Sri Lanka has a rich history and a unique culture associated with Cricket. Sri Lankan people love and respect their Cricketers for obvious reasons. Sri Lanka Cricket has passed a few eras since the Test Baptism in 1981, Warnapura’s, Mendis’s, Madugalle’s to Arjuna’s, Aravinda’s to Sanath’s, Marvan’s and Murali’s, Vaas’s to come to Sanga’s and Mahela’s. These legends have put up a legacy in International Cricket, that people often remember them and recall their performances to date even.
My furthest memories of the lot I’ve mentioned earlier are that, I have seen Aravinda and Arjuna playing. I know that after their retirements, people were looking for another Aravinda, another Arjuna. Instead they had Sanath and Marvan and Murali and Vaas. After the retirement of those four, people still were looking for another Sanath, another Murali. Instead they found Sanga, Mahela and later Mathews. This is the Sri Lankan mindset in terms of a spectator, looking for avatars.
They, the Sri Lankan people, didn’t find what they were looking for from the current players of the previous players, the look-alikes or the avatars. Instead what they found each time is a legend of a new caliber. Aravinda never was a Duleep Mendis, Mahela never was an Aravinda, Sanga never was a Sanath and the list goes on and on. The newer set of players developed an identity of their own.
At present, nearing another transition, end of another era, Sri Lankan people are looking for another Sanga, another Mahela and unsurprisingly another Sanath from current set of young players and you for sure, know from whom. It has been a tradition and this is the Sri Lankan mindset in terms of a spectator, looking for avatars.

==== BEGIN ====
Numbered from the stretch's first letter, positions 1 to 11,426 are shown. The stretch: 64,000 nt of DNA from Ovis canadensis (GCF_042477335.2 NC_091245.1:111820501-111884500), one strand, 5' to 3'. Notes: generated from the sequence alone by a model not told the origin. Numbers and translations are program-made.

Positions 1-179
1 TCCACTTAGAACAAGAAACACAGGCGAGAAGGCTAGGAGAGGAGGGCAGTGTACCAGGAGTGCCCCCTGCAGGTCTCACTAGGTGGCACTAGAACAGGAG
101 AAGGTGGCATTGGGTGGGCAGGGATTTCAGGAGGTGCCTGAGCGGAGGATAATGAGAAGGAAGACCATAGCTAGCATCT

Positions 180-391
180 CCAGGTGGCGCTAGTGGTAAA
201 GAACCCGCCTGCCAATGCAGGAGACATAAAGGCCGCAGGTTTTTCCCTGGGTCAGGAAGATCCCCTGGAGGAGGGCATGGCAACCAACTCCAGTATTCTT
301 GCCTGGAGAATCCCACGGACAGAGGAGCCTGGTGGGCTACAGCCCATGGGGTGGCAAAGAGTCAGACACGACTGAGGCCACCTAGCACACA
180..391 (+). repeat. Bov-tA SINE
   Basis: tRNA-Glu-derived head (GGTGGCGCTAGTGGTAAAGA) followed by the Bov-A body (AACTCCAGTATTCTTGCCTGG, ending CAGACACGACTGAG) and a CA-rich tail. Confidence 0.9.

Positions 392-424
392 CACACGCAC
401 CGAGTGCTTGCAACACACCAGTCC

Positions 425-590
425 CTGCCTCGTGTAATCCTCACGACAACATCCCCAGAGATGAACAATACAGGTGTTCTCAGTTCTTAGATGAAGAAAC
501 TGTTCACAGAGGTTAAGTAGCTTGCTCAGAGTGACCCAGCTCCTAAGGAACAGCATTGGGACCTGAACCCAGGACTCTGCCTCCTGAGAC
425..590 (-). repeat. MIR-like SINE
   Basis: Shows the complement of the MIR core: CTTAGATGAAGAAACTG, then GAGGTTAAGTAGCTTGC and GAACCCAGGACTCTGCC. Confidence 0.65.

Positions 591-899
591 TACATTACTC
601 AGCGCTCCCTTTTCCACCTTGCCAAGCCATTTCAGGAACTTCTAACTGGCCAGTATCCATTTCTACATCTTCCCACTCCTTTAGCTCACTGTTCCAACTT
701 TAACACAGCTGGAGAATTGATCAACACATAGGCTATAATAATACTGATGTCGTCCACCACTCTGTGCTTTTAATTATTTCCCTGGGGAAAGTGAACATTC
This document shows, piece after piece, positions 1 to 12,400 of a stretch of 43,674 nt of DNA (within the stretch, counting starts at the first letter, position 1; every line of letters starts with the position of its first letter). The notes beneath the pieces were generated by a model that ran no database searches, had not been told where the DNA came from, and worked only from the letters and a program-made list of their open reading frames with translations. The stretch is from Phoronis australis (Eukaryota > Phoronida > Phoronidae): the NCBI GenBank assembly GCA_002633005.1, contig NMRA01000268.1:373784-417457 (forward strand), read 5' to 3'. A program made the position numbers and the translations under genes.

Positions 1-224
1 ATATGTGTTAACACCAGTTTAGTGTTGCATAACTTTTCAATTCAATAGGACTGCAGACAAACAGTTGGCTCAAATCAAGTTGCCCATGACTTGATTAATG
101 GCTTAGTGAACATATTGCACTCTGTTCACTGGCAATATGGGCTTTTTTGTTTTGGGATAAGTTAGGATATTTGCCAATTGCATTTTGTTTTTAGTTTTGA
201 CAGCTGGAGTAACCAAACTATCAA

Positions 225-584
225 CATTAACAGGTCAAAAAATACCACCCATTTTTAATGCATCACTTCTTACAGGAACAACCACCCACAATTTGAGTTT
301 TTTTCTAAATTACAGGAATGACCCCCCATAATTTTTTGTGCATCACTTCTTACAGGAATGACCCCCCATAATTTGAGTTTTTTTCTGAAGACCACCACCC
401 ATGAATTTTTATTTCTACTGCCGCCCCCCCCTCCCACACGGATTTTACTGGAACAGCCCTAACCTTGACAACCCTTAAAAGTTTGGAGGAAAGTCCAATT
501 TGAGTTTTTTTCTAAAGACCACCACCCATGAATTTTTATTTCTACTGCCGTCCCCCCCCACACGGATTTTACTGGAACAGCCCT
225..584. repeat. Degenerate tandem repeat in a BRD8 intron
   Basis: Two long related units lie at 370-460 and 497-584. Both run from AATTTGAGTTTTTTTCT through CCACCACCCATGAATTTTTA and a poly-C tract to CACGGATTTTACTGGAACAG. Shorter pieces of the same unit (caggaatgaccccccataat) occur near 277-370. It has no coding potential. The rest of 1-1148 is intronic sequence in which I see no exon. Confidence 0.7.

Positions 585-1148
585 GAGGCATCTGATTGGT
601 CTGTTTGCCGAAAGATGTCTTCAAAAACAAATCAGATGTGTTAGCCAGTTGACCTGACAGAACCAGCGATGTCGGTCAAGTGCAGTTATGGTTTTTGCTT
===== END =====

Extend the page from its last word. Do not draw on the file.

It is certain that the players were brought up seeing the players of the previous era or two, who ultimately might have become their role models. They like to follow their role models, copy their flamboyant stroke play and might pose the same stature and thus might appear as an avatar when they first come to the scene. That is an inevitable matter.
Thus the expectations might be high. A young player might be expected to touch the heights set up by a legendary player as soon as he enters the competitive contexts of International Cricket. That’s too harsh on the part of him but that’s the reality. That expectation itself might be a negative factor for him and he might not deliver his full potential, bar being an avatar. So, let the time go and let him establish himself and ultimately he will develop a legacy of his own and become a legend, who Sri Lankan people will recall in future. But the Sri Lankan mindset in terms of a spectator will not change for any reason and that is, was and will be the passion that would drive them.